Kicking the Habit
By John Evans
The current Anoka County Historical Society exhibit on the county’s post-war boom contains several magazines and advertisements, some of which depict a stereotype of the 1950s: a family participating in an activity (for example, back-yard barbecuing), including Dad with a pipe in his mouth. It was not an unreasonable image. In the fifties, according to various surveys, about half of American men smoked. There’s been a big change since then, and a watershed event was the January 1964 Surgeon General’s report, which linked tobacco usage with lung cancer. For years, many had suspected the connection—and some even believed--but the 1964 report was the first time it was documented so forcefully.
The Record, a north suburban newspaper of the time, published reader reaction to the report. The paper printed comments from nine men and women, eight of whom were smokers or former smokers. One had quit the day the report came out. Several expressed a desire to quit but most doubted they would. A drug store owner said cigarette sales had continued at about the same level, but pipe tobacco sales were up slightly. Opinions differed as to whether the Surgeon General was believable. One man said the report had “a solid basis in fact and shouldn’t be treated lightly.” Another person didn’t put faith in reports, saying that “a person would be quite old and ready to die anyway by the time smoking would affect them.”
On a different page, an editorial writer debated whether a law should prohibit tobacco sales to minors, or whether control of youth smoking should be left to parents. Minnesota law at the time banned anyone under 21 from smoking in public, but the rule was enforced sporadically, if at all. In 1963, some legislators had proposed eliminating the prohibition, arguing that an unenforced law encourages contempt for the law, but the proposal went nowhere.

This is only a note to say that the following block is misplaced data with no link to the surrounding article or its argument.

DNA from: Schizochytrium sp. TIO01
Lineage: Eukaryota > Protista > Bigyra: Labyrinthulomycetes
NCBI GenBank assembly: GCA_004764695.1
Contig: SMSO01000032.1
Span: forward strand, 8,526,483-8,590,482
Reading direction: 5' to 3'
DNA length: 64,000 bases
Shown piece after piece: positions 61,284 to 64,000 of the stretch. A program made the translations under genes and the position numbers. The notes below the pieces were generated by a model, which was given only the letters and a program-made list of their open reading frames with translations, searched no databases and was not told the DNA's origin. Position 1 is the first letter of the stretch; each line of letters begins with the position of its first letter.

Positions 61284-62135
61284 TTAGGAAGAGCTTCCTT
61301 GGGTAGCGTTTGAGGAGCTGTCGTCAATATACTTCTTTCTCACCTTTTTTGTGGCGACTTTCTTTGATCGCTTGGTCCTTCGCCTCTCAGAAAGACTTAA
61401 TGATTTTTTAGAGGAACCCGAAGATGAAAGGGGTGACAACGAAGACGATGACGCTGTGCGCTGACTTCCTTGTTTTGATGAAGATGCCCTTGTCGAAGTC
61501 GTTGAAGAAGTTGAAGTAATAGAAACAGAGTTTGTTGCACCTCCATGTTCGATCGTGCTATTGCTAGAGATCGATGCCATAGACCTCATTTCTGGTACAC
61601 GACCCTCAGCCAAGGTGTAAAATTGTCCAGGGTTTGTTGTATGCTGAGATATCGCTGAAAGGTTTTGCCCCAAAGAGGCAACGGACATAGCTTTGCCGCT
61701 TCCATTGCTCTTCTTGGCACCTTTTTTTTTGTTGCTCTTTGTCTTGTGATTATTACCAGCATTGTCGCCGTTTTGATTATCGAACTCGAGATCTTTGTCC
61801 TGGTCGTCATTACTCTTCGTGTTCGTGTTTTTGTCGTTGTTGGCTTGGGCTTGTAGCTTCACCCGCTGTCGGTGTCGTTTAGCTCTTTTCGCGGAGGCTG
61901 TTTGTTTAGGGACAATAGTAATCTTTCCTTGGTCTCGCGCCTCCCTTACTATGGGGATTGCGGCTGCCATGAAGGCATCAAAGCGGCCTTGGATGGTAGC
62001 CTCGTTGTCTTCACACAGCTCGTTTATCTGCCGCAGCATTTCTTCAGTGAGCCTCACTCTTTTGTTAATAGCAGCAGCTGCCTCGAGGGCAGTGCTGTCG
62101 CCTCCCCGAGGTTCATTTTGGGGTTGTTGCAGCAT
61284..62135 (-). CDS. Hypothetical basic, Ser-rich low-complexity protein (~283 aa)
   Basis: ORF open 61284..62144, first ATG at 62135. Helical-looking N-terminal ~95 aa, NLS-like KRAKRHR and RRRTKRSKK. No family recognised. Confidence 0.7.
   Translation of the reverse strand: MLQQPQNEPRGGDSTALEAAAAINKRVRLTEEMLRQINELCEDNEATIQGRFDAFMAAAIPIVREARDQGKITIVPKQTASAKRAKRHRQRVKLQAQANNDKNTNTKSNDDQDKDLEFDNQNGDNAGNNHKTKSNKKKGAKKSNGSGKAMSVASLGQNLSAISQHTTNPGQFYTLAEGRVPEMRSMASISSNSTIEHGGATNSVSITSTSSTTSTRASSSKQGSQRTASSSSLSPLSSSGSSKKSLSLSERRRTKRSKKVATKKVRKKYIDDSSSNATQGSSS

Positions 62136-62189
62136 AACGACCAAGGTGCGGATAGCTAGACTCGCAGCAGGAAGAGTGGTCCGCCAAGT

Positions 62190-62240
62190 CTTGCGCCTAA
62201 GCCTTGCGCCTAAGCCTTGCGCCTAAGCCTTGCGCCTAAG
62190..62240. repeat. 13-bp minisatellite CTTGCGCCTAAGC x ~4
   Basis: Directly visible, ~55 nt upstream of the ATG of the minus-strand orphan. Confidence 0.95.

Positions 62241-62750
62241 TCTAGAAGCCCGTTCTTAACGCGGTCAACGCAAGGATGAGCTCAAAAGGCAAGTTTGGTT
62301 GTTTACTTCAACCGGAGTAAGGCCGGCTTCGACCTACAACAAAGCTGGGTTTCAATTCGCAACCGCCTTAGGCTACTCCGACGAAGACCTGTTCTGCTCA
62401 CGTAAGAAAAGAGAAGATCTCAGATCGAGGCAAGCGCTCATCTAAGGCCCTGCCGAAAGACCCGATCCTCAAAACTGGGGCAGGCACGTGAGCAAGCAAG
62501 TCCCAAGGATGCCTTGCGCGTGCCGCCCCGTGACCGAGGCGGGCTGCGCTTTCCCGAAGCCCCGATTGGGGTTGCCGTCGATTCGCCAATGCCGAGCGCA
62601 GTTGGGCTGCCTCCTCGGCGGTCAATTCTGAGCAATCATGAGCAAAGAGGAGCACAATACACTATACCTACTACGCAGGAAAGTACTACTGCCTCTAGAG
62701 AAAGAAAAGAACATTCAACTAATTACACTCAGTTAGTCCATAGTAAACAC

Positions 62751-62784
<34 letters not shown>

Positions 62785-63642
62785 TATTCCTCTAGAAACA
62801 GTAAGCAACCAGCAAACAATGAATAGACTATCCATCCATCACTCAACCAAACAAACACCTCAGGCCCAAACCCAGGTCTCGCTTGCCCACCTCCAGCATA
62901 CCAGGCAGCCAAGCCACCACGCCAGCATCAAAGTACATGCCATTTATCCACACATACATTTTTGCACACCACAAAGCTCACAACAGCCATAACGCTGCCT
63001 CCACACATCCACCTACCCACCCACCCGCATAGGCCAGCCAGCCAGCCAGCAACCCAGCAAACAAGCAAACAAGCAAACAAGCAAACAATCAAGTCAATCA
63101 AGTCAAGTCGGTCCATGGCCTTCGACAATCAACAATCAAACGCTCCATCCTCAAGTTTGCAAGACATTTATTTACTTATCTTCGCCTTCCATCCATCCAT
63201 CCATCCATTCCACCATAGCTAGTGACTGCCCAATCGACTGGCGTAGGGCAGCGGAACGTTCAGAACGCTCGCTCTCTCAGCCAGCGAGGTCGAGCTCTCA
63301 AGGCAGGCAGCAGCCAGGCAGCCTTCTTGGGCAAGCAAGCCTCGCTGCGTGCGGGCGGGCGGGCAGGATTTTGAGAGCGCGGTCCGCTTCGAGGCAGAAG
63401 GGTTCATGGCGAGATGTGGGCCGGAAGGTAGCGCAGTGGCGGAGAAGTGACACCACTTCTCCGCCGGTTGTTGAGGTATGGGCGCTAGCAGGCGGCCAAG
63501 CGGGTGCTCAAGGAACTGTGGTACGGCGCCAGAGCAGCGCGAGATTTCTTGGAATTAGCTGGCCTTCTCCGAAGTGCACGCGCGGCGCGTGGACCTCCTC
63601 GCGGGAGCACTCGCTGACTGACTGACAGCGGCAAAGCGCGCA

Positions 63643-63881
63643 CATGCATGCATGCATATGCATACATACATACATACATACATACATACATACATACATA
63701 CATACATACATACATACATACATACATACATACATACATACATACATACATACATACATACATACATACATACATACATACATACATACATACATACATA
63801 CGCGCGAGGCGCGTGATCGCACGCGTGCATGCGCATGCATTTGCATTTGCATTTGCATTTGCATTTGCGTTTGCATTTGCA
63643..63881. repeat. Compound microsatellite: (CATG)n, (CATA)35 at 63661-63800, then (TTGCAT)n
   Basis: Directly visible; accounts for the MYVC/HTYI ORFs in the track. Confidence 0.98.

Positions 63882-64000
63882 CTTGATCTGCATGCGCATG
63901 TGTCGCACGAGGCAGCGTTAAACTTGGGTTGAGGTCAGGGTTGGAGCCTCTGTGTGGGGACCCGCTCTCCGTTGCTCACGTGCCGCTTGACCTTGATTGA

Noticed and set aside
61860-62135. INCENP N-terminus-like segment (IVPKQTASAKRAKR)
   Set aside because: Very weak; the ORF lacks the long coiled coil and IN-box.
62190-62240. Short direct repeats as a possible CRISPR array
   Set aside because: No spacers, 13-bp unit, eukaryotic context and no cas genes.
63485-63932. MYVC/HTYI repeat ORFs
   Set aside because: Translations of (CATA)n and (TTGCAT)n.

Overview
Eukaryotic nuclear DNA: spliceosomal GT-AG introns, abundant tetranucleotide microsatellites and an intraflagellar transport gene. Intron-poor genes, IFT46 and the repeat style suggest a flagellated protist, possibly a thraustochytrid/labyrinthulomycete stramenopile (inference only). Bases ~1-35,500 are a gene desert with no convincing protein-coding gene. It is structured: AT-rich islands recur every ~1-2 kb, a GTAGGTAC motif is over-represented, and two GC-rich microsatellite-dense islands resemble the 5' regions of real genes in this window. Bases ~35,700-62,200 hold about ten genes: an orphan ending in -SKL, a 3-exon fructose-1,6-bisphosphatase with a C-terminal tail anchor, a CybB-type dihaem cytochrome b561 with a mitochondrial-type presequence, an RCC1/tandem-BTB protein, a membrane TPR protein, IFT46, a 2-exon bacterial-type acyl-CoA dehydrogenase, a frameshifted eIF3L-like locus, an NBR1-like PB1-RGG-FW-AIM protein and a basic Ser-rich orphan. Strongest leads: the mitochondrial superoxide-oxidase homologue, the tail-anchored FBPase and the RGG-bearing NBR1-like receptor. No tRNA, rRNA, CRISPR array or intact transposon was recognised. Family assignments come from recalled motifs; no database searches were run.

I grew up in Virginia, a tobacco producing state, and if there were any restrictions on tobacco sales, I wasn’t aware of them. I remember going into the corner gas station with friends, and one of us would look at the other and say, “What kind did your mom want?” as if that fooled anyone. Even if the cashier felt it was a civic duty not to sell to children, cigarette machines were everywhere, and no one kept an eye on who was using them. We would take our purchase to tree houses or forts in the woods and hide them in waterproof bags along with our inappropriate magazines.
People smoked everywhere. In my home town people walked through department stores puffing away; when I went to college, students smoked in class.
A 1964 editorial in the Anoka Union, with tongue in cheek, predicted the advent of “a new era in Americana: Smokybition.” It prophesied that smokers would meet in hidden rooms, that government revenue would collapse from the loss of tobacco tax, and that unemployment would skyrocket. Bribery would flourish, corruption would rule, and gang wars would heat up, just as they had during alcohol prohibition.
The editorial writer said he once gave up cigarettes for 18 months and as a result, gained 20 pounds. I myself was slow to take the Surgeon General’s advice to heart, as I didn’t kick the habit until 1975.
It’s a different world today, 55 years later. No one would publish a picture with a pipe-smoking dad as part of the ideal family. The local and national prevalence of smoking is one thing that has changed for the better. Now, about those e-cigs...
This article originally ran in the Anoka County Herald.